Could it, perhaps, have something to do with the “Historical History Hysteria” of the 2008 election cycle, and the reflex on the left to couch all discussion of the president’s performance in terms of race?

    One of the central defenses of this president since the election of 2008 is to accuse his opponents of being racist. If your discussion always devolves to group ethicity identity or skin colour, then in disillusionment, does it not seem likely that a former supporter, critical of the man, might couch their criticism in the same basis of thought? Especially if the race of Candidate Obama was critical in the making of President Obama?

    You’re right, of course-West should NOT have couched his argument in terms of the President’s ancestry. Not only is it counterproductive and rather idiotic to do so, but it telegraphs the core of why West and others supported him in the first place-not for his skill at policy, or his ability as an administrator, nor for his extensive and broad base of experience-but because he wasn’t white, and he wasn’t scary like Alan Keys.

  • yeah clearly west has jumped the obama shark and now has nowhere to go but down. he needs to step back from this position and let the other nay sayers do the talking. obama has enough critics and with friends like these…

  • Clavos

    …one of your FOX News icons…

    Ronald, you know what they say happens when you “assume.” I don’t watch Fox.

    I have no idea where you dredged up all that other bullshit in your #11, but I would very much like for you to stop trying to make me fit your assumptions by attempting to put words in my mouth.

    You’re way off base, dude.

    Have a good day.

  • Ronald W Weathersby

    “So no, the two proposals are not the same, despite Chris Wallace.”

    Excuse me for attempting to enlighten you through the eyes of one of your FOX News icons. I guess the source of information simply does not matter unless it suits your premise.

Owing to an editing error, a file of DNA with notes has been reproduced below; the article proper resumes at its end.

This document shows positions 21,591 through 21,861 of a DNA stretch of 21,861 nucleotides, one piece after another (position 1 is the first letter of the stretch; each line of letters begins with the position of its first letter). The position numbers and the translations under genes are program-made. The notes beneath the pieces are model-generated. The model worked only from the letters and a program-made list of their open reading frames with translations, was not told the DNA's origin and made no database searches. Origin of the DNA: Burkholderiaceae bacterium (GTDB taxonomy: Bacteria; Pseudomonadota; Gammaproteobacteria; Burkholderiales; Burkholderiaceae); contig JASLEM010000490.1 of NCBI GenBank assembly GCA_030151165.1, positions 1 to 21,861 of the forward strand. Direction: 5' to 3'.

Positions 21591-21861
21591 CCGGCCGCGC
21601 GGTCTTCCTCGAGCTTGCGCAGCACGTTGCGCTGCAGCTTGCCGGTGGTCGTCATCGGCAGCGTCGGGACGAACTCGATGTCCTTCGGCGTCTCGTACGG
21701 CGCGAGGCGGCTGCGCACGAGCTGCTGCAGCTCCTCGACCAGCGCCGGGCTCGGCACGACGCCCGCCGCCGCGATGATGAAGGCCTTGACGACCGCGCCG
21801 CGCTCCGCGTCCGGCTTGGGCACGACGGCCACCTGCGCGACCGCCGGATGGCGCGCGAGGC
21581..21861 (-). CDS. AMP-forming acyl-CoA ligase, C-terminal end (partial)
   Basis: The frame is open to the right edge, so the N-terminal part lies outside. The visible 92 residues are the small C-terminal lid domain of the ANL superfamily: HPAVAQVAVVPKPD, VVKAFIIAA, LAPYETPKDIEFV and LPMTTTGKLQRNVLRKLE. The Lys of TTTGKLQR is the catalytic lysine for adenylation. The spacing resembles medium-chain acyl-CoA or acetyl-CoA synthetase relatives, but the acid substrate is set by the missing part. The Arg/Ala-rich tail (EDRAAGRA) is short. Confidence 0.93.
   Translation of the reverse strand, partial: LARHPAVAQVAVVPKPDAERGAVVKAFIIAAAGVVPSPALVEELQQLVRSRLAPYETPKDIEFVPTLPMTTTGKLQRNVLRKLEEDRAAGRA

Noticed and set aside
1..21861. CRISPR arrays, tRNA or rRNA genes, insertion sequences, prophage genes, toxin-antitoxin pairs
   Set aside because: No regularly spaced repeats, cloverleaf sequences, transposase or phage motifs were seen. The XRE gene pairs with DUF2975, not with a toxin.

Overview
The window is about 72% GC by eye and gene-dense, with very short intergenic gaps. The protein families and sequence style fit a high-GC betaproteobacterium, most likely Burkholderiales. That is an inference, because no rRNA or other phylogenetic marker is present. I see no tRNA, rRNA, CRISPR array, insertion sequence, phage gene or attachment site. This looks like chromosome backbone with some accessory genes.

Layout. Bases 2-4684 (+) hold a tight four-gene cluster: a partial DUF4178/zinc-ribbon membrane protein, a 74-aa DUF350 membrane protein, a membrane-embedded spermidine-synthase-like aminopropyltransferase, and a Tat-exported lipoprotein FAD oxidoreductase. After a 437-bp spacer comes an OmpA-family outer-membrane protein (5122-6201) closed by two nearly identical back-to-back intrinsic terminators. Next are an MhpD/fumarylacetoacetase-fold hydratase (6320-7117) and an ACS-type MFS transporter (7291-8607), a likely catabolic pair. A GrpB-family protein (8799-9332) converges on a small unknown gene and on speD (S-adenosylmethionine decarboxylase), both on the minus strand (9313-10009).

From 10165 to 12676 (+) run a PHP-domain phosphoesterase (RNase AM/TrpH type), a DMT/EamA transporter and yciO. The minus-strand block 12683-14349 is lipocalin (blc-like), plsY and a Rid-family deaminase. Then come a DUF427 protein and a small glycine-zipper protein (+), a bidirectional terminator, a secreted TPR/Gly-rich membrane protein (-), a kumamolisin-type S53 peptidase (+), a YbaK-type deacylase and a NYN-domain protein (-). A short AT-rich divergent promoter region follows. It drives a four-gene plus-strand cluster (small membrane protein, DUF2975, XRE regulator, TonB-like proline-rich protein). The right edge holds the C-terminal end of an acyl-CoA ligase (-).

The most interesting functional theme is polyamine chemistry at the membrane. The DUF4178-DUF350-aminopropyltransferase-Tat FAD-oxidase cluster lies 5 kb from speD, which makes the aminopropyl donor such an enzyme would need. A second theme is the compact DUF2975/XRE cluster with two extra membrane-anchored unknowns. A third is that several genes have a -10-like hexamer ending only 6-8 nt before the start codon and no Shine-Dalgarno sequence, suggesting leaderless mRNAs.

Must be nice to cherry-pick facts in your very own “individual reality.”

    Sad thing is there are so many people like you who truly believe if you say something over and over, no matter how absurd, it will come true. Sorta like Dorothy clicking her heels and saying, “there’s no place like home” three times.

    Let’s see, maybe it does work for the right wing too. So here goes:

    Obama was born in Kenya.
    Obama was born in Kenya.
    Obama was born in Kenya.

    Let’s see, how’d that work out for you…not too good.

    Let’s try another one…

    The Republican budget plan saves Medicare.
    The Republican budget plan saves Medicare.
    The Republican budget plan saves Medicare.

    Wow, that lie isn’t working either.

    OK. One more shot at it.

    The war in Iraq was justified because of Saddam Hussein’s connections to Al Qaeda and his stockpile of weapons of mass destruction.

    The war in Iraq was justified because of Saddam Hussein’s connections to Al Qaeda and his stockpile of weapons of mass destruction.

    The war in Iraq was justified because of Saddam Hussein’s connections to Al Qaeda and his stockpile of weapons of mass destruction.

    Dang if that didn’t work either.

    How can you rewrite history when the truth keeps rearing up its ugly head?

  • zingzing

    actually, clavos, the center on budget and policy priorities says that the bush era tax cuts are the biggest part our problem (which obama admittedly continued, but only because he was forced to), with the “recovery measures” coming in a distant second. if you wanted to fix the problem, you’d cut one of those out. both of those are locked in place at the moment, but which one would you chop if you’re really all about balancing the budget? (there’s also the wars that can be cut, but i think everyone’s finally on board with that one, so we can just leave that out.)

    “Unemployment, debt, deficits — all up significantly since ’08.”

    because the second obama stepped into office, the world changed, right?

  • Clavos